Chuck Kelly has always had a passion for history. Specifically, the history of places he has lived.
“My brother and I both have always been interested in Sugar Land history and local history,” Kelly said. “I’ve always been somewhat interested in the local history of every place I’ve lived and have made some effort to understand the terrain that I was in.”
Kelly, a native Sugar Lander who now lives in Waco, has worked in various places around the world, including cities in the United States and different countries in Europe and the Middle East. Despite the experience of living in different places, Kelly considers Sugar Land his hometown.
“My deepest roots are here in Sugar Land,” Kelly said. “It has been a hot issue at different times and it continues to confuse people”
Because of his passion for local history, Kelly searched through Fort Bend County records and found several letters written in 1859 – 100 years before Sugar Land was incorporated – showing the town name as two words.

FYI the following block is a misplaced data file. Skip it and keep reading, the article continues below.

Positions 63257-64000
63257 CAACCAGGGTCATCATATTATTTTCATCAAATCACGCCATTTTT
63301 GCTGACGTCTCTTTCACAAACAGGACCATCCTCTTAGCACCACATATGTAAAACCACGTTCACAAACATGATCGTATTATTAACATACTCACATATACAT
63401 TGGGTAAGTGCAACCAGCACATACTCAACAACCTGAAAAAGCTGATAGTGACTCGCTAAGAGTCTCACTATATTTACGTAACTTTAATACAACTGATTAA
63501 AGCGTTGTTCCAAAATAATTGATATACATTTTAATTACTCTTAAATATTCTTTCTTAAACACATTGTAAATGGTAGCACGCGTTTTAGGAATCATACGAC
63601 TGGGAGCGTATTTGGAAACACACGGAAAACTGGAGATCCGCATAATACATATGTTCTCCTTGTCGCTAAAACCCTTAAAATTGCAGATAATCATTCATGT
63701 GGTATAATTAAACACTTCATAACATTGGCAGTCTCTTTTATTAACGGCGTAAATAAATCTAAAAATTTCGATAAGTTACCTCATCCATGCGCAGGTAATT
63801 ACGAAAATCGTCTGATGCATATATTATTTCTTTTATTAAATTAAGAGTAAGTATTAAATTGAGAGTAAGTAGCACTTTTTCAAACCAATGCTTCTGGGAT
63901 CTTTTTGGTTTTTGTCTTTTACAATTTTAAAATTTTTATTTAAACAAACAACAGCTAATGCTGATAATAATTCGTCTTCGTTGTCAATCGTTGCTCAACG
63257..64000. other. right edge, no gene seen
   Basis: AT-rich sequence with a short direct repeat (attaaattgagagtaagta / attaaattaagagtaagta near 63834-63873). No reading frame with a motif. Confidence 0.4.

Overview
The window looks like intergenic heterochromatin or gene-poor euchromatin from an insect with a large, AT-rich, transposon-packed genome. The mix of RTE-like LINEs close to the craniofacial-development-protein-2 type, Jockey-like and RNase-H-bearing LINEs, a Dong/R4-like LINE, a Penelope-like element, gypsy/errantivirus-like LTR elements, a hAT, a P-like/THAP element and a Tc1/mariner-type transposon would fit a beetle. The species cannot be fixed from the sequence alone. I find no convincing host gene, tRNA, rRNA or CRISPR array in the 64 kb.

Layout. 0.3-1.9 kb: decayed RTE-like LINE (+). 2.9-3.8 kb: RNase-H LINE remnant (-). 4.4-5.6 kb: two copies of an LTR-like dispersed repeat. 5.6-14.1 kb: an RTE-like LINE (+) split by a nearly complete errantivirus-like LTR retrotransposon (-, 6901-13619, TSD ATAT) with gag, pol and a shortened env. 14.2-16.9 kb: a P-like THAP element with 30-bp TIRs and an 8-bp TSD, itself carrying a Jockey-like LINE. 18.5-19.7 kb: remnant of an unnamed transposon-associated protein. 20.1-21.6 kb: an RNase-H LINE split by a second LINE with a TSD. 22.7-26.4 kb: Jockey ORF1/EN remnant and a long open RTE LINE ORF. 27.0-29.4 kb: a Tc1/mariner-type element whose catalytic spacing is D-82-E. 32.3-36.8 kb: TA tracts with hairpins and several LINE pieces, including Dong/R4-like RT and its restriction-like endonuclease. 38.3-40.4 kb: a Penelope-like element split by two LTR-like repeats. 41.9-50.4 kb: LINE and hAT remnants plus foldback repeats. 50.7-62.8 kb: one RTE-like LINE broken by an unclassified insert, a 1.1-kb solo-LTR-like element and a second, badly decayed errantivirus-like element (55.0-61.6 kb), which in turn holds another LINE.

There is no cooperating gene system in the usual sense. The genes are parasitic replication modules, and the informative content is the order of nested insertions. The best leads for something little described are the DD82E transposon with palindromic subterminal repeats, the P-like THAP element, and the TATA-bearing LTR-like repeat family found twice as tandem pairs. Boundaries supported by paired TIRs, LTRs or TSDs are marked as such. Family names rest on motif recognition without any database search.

But then the Imperial Sugar Company, which was headquartered in town, created Sugarland Industries, a trust that aspired to bring new businesses to the area.
The Imperial Sugar Company sent paperwork to a lawyer in Delaware in order to incorporate the Sugarland Industries name.
“From what I’ve been told, that lawyer in Delaware was the first person to legally attribute Sugar Land as only one word,” Kelly said. “When he was writing up the paperwork, he hadn’t realized it was two words – so he only wrote it as one.”
Sugarland Industries decided to live with the misspell, and the confusion was born.
And while there is evidence out there of Sugar Land (the city) being spelled as one word after the inception of Sugarland Industries, Kelly said that more often than not, those are mistakes.
“People made mistakes back in the old days,” he said. “The record keeping systems are not what they are today. Unfortunately human error had a big part to play in this.”
“But I can assure you all the old timers agree,” Kelly said. “The city’s name was always two words.”
To learn more about Sugar Land’s history, visit www.sugarlandtx.gov/history.